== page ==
I was put off a bit during Lambert's run on Idol that he never acknowledged his sexuality – not even mentioning his then-partner who was in the front row every week – but I knew that as soon as the show was over, he'd pop up on a magazine to state the obvious. Lambert has every right to avoid political issues. He doesn't want his sexuality, which is only one part of his identity, to overshadow his art. As a gay man, I totally understand that. But I also understand that America is at a pivotal moment in history, when every LGBT person needs to speak out for his or her rights. With such a high-profile, Lambert has the potential to be a guiding light to young gay people who are still in the closet or suppressed by their family or religion.
I wonder if Lambert knew on Sunday night while he was shoving his tongue down his keyboardist's throat on national television that he was making a political statement? Maybe it didn't dawn on him until he looked at his Twitter account later and saw words like “faggot”, “pervert”, “sick”, “disgusting”. Whether Lambert wants to be part of the political landscape, he's put himself squarely in the middle of it now and there's no going back. I hope he will rise to the occasion and find a way to comfortably mix his music with advocacy. Who would have guessed that once-closeted Elton John and material girl Madonna would become such important voices in AIDS awareness and for human rights. They found a way to mix their art and politics while keeping their audience. As Madge once said: music makes the people come together. It's time for a new, young voice to take up the cause, and Lambert is ideally suited.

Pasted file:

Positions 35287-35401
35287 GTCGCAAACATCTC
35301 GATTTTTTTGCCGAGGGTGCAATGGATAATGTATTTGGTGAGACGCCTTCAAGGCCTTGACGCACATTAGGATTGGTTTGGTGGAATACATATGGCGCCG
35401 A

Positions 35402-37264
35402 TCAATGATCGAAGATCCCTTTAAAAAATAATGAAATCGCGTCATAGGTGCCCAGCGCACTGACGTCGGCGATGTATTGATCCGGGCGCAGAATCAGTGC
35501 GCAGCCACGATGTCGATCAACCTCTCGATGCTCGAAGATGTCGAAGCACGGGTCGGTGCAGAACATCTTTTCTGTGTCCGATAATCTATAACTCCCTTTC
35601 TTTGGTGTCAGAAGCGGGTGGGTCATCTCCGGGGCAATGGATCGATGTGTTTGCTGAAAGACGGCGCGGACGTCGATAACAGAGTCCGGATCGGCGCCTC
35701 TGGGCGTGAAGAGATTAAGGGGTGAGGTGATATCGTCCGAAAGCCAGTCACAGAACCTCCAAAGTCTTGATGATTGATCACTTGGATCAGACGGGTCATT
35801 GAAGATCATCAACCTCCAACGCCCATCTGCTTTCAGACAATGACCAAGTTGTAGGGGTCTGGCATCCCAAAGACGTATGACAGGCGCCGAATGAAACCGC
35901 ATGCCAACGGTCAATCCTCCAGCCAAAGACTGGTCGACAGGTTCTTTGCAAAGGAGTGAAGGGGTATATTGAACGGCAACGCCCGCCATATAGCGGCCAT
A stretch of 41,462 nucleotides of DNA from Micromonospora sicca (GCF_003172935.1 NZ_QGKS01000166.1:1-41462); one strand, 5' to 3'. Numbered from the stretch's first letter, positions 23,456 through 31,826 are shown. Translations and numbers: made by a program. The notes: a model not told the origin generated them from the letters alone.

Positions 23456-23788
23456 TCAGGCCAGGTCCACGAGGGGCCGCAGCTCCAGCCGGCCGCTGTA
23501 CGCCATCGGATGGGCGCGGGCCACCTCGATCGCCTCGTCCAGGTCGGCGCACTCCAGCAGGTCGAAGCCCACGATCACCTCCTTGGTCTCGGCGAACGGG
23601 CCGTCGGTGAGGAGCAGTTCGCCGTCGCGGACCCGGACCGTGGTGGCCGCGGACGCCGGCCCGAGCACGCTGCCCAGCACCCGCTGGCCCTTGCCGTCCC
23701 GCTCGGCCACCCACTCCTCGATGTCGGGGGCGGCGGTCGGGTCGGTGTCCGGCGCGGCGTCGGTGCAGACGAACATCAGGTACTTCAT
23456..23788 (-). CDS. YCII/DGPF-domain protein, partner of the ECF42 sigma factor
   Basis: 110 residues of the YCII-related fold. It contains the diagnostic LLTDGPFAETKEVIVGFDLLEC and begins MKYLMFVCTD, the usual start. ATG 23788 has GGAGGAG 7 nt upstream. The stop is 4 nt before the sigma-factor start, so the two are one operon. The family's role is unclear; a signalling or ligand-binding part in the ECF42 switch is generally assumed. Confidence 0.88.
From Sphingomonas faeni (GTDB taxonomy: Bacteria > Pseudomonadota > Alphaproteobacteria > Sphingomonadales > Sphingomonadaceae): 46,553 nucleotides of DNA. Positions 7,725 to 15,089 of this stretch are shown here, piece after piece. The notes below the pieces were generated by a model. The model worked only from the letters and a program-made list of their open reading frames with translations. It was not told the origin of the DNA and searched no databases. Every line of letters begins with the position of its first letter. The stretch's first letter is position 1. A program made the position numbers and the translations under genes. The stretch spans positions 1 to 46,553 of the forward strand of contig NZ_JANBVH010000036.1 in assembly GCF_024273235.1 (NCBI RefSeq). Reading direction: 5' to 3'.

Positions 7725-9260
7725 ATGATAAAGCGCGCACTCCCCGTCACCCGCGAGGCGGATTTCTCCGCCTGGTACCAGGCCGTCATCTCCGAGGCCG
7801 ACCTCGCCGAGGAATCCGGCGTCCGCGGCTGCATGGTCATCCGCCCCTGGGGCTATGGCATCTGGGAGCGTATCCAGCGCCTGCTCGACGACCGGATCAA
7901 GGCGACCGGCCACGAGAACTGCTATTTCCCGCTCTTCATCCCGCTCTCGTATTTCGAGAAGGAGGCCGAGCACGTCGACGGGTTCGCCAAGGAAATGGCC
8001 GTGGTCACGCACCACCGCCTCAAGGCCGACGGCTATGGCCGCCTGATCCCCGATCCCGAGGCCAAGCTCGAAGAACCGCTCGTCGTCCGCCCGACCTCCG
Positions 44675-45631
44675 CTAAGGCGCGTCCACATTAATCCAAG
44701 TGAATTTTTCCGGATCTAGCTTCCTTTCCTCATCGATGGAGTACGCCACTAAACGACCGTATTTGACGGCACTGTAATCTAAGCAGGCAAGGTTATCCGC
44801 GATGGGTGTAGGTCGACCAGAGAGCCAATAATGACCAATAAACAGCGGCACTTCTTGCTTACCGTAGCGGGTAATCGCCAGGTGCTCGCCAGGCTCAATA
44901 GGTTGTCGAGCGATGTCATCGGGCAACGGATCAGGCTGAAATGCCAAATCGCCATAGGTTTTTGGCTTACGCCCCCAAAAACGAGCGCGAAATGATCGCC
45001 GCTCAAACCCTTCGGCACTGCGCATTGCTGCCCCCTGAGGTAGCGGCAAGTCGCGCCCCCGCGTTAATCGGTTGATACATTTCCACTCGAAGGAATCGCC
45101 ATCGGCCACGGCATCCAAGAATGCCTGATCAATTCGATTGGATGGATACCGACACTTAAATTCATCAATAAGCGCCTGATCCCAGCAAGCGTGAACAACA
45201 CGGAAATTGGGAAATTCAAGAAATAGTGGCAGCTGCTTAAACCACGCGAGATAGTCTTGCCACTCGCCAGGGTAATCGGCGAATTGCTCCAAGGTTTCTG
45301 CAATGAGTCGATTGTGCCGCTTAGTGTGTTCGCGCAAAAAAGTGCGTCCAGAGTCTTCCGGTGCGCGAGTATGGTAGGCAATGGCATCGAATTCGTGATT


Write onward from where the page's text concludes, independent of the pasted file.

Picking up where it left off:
Earlier this year, Beyonce was bumping and grinding all over TV and the Internet for her hit “Single Ladies (Put a Ring On It).” It became such a phenomenon, that four and five year olds were seen re-creating these sexually suggestive moves – and mouthing the even more risqué lyrics – in YouTube clips filmed by their laughing, delighted parents. On the recent Nickelodeon Kid’s Choice Awards, 16-year-old Miley Cyrus showed off her skills with a stripper pole on top of an ice cream cart, not to mention the skeezy photos with her daddy and suggestive photos she texted to her boyfriend (and don’t even get me started on those puritanical Jonas Brothers who wear pants tight enough you can see their religion). Her concerts continue to sell out and her records sell millions, while parents defend Miley as a wholesome teenager being crucified by the media. Soulja Boy had a hit song about masturbating on his girlfriend (what did you think “Crank That” was about?) and it became a staple at high school pep rallies. All these artists are straight, so it’s fine. This is the double standard that Adam Lambert is talking about. He’s absolutely right.